By Colton Corter
Limited Atonement (3)
The second problem with such a universal reading of John 1:29 is that it blatantly distorts other biblical doctrines. Throughout the Bible, the atonement is explained as effectual and decisive. Indeed, most of the verbs related to the work of Christ on the cross are past tense. An example is 2 Corinthians 5. Christ has reconciled us to the Father by the double imputation of Christ’s righteousness and our sin. This reconciliation is not the making possible of reconciliation. Instead it is reconciliation purchased in full. This is because the ground of alienation, sin, has been nailed to the cross. Christ became cursed of God, taking our curse for our rebellion. There is no more sin left to atone for. God’s wrath due our sin has also been poured out on Christ. That is why there is therefore now no condemnation for those who are in Christ (Ro 8:1). All this to say that penal substitution is lessened when the atonement is thought to be general. There is no possibility for one ransomed by Christ to spend eternity in Hell. That condemnation has been poured out, the cup is empty. A general view of the atonement, even in inadvertently, undermines the truth of the atonement and the glories of Christ’s sacrifice.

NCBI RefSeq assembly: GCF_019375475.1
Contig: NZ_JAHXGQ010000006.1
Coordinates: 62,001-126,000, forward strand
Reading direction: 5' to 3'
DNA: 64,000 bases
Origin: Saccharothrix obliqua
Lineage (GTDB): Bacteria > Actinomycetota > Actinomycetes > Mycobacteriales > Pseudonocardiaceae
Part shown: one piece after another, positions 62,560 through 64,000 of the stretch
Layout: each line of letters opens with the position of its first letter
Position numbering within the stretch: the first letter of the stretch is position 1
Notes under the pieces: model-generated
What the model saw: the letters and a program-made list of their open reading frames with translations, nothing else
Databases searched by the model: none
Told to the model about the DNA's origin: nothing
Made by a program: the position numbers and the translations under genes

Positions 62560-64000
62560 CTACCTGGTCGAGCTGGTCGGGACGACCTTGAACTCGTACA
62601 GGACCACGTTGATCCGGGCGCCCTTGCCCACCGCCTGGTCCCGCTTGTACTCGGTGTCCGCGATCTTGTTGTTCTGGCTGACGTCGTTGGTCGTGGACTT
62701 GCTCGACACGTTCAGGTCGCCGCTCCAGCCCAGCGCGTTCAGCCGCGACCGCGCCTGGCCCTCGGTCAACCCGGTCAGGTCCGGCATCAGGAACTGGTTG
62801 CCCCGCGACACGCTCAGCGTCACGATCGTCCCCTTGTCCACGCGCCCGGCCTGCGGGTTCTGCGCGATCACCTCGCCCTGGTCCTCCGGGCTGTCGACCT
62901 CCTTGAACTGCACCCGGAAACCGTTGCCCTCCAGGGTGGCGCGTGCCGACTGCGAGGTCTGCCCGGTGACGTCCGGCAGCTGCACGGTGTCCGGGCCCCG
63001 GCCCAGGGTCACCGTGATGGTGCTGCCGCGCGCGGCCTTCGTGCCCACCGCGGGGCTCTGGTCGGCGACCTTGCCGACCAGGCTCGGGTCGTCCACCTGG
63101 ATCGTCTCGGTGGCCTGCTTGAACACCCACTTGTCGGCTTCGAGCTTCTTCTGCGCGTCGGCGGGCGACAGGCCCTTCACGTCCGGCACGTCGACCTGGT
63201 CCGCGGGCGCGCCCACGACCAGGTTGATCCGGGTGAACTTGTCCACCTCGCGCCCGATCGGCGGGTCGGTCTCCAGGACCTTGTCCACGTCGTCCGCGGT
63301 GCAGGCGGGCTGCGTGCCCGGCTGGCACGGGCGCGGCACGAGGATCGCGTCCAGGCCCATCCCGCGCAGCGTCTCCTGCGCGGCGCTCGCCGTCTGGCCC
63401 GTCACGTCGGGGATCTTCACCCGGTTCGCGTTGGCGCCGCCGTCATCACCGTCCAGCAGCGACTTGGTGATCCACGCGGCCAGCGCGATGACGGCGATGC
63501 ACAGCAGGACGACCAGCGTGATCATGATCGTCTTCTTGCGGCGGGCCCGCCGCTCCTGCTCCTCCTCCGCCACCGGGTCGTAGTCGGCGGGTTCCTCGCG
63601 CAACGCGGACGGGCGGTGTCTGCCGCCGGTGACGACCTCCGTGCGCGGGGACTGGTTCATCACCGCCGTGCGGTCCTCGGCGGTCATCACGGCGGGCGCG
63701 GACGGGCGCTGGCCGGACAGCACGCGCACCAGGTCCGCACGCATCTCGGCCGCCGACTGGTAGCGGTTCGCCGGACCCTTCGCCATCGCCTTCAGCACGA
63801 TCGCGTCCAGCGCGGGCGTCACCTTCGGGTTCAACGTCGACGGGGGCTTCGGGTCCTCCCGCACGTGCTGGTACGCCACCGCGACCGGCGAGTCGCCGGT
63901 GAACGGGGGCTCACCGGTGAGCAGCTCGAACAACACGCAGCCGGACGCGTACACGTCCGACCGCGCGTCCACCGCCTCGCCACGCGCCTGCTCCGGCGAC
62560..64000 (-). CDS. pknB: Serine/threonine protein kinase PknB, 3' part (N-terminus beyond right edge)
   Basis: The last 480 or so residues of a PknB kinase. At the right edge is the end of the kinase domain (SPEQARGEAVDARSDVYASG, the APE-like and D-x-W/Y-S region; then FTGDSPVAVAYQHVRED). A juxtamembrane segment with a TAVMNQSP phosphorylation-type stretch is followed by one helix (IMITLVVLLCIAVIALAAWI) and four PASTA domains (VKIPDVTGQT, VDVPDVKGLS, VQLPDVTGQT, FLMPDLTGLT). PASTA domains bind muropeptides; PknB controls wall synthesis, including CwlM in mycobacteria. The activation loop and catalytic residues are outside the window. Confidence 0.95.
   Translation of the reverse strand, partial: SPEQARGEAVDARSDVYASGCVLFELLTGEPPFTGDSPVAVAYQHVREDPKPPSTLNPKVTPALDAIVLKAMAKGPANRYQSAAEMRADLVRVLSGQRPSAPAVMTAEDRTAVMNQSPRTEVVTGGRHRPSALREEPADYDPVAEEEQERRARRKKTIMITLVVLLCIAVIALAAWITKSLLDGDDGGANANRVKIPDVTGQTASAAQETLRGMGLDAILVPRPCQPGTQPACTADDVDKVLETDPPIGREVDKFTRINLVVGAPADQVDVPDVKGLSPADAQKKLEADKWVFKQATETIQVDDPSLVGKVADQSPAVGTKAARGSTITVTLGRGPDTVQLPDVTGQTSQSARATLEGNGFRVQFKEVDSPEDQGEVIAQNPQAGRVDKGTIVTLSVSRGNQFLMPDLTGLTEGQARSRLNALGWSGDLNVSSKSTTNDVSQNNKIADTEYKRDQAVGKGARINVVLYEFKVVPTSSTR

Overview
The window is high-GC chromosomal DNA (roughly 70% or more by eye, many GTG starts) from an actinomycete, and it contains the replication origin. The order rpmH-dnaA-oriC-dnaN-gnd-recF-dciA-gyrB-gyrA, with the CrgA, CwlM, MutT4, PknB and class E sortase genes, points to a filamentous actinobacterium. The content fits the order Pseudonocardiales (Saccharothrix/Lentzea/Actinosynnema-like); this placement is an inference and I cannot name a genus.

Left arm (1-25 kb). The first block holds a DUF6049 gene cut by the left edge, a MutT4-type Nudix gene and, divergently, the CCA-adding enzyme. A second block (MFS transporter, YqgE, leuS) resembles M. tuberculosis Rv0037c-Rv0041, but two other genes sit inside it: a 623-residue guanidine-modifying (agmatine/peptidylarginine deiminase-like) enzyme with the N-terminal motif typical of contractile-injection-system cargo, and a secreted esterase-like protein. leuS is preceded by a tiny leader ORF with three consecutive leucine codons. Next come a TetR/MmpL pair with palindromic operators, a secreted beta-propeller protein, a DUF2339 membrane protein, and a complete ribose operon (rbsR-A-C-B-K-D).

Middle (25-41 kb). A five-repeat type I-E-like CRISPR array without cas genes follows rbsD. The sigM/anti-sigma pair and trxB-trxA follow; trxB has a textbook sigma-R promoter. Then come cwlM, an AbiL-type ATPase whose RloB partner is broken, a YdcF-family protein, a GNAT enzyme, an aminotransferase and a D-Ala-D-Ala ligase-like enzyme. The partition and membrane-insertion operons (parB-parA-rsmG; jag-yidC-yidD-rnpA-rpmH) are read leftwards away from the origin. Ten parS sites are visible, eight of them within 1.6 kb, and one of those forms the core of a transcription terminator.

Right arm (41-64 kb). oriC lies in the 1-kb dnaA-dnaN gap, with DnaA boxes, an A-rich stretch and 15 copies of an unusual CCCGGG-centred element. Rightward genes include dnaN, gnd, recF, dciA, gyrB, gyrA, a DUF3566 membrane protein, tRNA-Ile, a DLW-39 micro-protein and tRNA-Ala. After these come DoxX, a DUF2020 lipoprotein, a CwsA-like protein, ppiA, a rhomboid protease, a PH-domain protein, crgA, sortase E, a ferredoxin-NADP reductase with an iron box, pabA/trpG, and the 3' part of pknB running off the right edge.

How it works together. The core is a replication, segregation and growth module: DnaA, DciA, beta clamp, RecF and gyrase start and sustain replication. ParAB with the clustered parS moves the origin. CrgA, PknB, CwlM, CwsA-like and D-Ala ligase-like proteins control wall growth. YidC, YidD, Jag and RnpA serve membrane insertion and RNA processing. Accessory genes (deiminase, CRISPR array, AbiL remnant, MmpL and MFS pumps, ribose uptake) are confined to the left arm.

There is not space enough to develop this out further. For further defense of this doctrine consult the following works: The Death of Death in the Death of Christ by John Owen, From Heaven He Came and Sought Her edited by David and Jonathan Gibson, Five Points by John Piper, Redemption Accomplished and Applied, by John Murray and a faculty lecture by Stephen Wellum of The Southern Baptist Theological Seminary entitled, “What does the Extent of the Atonement have to do with Baptist Ecclesiology: an Experience of Doing Theology.”